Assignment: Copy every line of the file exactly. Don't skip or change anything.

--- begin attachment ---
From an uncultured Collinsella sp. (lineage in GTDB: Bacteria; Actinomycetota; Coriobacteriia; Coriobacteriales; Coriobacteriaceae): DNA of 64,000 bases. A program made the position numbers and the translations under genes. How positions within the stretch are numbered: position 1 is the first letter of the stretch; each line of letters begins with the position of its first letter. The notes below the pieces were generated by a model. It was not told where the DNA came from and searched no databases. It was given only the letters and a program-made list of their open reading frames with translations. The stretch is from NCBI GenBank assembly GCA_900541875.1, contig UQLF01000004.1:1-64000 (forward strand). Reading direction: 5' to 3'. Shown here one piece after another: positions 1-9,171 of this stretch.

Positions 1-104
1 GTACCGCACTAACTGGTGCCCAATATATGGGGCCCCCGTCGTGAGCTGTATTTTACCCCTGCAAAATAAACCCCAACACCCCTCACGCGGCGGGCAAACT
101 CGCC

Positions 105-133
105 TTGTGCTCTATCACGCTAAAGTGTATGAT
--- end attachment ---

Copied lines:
From an uncultured Collinsella sp. (lineage in GTDB: Bacteria; Actinomycetota; Coriobacteriia; Coriobacteriales; Coriobacteriaceae): DNA of 64,000 bases. A program made the position numbers and the translations under genes. How positions within the stretch are numbered: position 1 is the first letter of the stretch; each line of letters begins with the position of its first letter. The notes below the pieces were generated by a model. It was not told where the DNA came from and searched no databases. It was given only the letters and a program-made list of their open reading frames with translations. The stretch is from NCBI GenBank assembly GCA_900541875.1, contig UQLF01000004.1:1-64000 (forward strand). Reading direction: 5' to 3'. Shown here one piece after another: positions 1-9,171 of this stretch.

Positions 1-104
1 GTACCGCACTAACTGGTGCCCAATATATGGGGCCCCCGTCGTGAGCTGTATTTTACCCCTGCAAAATAAACCCCAACACCCCTCACGCGGCGGGCAAACT
101 CGCC

Positions 105-133
105 TTGTGCTCTATCACGCTAAAGTGTATGAT